“The first step in the healing process is disclosing and getting professional help. I tell people all the time, ‘I did not get to the Olympics by myself. It starts with your family, friends, your coaches, and your teammates. And then at the Olympics you have the National Team staff, doctors, trainers, massage therapists…and so many people who get you there. If it takes an army of people to get someone to the Olympics, or the NBA or whatever, why in the world would someone think that you can get over something like sexual abuse by yourself?”

Hoelzer continued, “There is a percentage of people who are overachievers, and I fell into that category. I overachieved out the nines. I had to become an Olympian. I had to be a world record holder. I had to have a 4.0 in school. I did all those things because I didn’t feel like I had value, and I didn’t feel good about myself. I kept throwing accomplishments down this “pit of despair,” because I couldn’t look at myself in the mirror and see someone that I felt mattered.

“On the outside, you look like this normal person and people look at you and say, ‘You’re life is perfect,’ or ‘You have a silver spoon in your mouth.’ But then it’s like, why does this person have the need to succeed to the amount that they are overachieving?

“It’s not that working hard is bad, but there are a lot of Olympians that are not doing it for healthy reasons. I certainly fell into that category.” 

After many years of trying to deal with her abuse alone, Hoelzer realized that in order to heal, she needed to seek therapy and work through her problems.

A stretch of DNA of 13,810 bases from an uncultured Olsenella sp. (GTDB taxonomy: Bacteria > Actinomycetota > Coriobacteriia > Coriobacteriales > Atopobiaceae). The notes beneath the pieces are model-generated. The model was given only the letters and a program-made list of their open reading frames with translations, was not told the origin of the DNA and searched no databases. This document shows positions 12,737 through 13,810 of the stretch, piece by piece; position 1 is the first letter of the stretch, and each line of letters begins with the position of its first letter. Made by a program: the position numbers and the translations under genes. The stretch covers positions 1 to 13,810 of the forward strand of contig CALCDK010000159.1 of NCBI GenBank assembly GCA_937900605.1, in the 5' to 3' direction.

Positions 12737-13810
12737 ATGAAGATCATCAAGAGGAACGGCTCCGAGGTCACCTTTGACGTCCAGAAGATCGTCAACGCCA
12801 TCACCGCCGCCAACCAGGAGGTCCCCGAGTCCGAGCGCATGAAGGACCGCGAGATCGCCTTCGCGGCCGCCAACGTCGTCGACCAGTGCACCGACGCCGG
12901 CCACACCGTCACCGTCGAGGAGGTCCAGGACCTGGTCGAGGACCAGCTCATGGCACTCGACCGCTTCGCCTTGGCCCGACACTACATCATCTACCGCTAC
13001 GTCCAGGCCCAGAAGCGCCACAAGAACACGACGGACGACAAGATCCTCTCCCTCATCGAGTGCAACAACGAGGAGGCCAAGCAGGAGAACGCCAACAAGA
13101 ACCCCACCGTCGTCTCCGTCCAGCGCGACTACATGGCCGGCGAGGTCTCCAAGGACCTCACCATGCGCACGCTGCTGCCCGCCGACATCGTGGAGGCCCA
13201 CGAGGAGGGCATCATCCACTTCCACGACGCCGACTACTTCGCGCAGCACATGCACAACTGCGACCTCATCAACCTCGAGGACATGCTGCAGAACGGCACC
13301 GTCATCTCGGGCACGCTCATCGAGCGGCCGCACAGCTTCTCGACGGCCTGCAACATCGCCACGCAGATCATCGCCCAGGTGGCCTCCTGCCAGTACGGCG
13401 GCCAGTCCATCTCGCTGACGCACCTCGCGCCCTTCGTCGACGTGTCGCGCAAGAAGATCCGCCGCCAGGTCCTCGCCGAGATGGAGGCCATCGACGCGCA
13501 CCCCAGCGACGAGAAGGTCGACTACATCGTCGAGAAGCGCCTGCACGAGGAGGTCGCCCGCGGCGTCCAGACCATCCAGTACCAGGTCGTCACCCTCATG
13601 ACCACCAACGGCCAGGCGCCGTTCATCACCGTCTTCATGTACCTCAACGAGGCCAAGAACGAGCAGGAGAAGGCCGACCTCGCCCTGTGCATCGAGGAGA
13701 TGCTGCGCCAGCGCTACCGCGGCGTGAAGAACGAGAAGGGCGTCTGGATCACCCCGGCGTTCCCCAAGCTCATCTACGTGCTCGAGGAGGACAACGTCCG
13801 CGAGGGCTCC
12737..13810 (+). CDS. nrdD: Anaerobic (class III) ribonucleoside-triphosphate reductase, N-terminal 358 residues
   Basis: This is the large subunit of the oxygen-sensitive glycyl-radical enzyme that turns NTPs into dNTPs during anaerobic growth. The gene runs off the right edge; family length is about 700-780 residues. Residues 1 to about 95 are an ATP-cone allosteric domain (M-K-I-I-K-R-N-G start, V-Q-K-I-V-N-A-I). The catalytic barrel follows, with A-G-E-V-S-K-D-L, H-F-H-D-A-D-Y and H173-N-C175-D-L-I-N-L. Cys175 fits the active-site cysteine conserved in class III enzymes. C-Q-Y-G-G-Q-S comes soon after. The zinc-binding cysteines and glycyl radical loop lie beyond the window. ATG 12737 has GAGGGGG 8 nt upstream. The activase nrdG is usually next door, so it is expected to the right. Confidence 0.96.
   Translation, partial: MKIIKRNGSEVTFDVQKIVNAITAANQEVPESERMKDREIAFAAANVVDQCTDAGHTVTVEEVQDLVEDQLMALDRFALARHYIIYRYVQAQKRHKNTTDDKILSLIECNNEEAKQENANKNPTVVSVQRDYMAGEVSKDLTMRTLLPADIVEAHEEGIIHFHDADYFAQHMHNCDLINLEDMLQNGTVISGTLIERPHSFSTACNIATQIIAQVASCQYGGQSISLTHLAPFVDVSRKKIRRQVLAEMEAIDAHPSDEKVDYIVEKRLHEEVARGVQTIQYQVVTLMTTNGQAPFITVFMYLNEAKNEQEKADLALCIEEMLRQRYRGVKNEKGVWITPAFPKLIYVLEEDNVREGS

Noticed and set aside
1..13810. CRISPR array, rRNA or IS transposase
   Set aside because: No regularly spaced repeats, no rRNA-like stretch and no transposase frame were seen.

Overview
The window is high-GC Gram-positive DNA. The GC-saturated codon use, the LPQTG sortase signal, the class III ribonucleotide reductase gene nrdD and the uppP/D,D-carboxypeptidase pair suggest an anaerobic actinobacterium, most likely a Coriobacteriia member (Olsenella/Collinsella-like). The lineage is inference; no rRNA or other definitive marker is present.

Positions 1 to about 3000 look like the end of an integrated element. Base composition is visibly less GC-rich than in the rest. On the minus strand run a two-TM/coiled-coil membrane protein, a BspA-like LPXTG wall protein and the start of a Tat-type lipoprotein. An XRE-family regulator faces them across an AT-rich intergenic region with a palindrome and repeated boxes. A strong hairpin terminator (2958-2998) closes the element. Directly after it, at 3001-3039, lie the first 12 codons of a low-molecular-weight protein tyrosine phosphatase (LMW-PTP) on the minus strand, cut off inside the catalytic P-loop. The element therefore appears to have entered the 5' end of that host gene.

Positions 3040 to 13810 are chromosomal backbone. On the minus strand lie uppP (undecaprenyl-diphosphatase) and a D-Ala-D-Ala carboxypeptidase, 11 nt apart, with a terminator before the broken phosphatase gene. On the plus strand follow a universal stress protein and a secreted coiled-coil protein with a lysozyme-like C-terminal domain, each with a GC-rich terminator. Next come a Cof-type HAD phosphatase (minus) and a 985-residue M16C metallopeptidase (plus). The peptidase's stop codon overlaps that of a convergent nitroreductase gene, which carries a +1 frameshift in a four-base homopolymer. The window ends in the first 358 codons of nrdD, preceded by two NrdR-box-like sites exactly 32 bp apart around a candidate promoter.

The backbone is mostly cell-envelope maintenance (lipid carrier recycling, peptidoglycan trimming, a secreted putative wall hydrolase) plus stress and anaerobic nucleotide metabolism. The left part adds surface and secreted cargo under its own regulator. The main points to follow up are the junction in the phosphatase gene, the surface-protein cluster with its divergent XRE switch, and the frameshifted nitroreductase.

She added, “Unfortunately, a lot of people’s experience is that they disclose, and the first person they tell doesn’t believe them. So, if you’re in that situation, keep telling. If you have to tell 85 people, tell 85 people. But somebody will believe you and get you the proper help.”

Hoelzer mentioned that athletic coaches are often the trusted adults that abused children turn to.

“It’s important to create a safe space where the child knows that they can go to that coach and have that conversation.”

Children, parents and coaches have many resources that they can seek to report abuse, including the U.S. Center for SafeSport, USA Swimming’s Safe Sport program, the National Children’s Advocacy Center, RAINN, and any advocacy center and rape crisis clinic in the local area. Even if there is no proof, parents, coaches and counselors need to always believe the child that has disclosed, and trust their instincts if abuse is suspected.

“If you’ve got that feeling in your gut that something is not right, call it in. Because you might just save someone’s life,” she said.

“The effects of the abuse are a lifelong thing,” Hoelzer said. “People who have been abused just need to know that it’s a journey, not a destination. There’s going to be ups and downs, and there’s going to be harder days and easier days. I definitely think it gets easier with time, like with anything. There’s going to be triggers and reminders. But you need to give yourself the grace to know that and forgive yourself when something does upset you.

“I’m very hard on myself when that happens. I have that athlete mentality of, ‘I should just be able to conquer anything and get over it.’ Sometimes I just need to forgive myself and allow myself to have the emotion, and then move on from there.”

“The flip side is I am a true believer that you can work hard and achieve anything you want to have happen. Whatever [bad things] happen in life, the word “survivor” is such a powerful word, but it has to be earned. It’s something you decide that you want, but it’s an ongoing process. I think what makes it so powerful is the process of saying “no,” I’m not going to let this define me. And I am going to overcome this.”  

 

To report suspected abuse within the athletic community, contact local law enforcement and the U.S. Center for SafeSport at 720-531-0340 or go to www.uscenterforsafesport.org.

For more information on USA Swimming Safe Sport resources, visit www.usaswimming.org/protect.

The National Children’s Advocacy Center can be reached at 256-533-KIDS (5437) or https://www.nationalcac.org/.

RAINN can be reached at 1-800-HOPE (4673) or www.rainn.org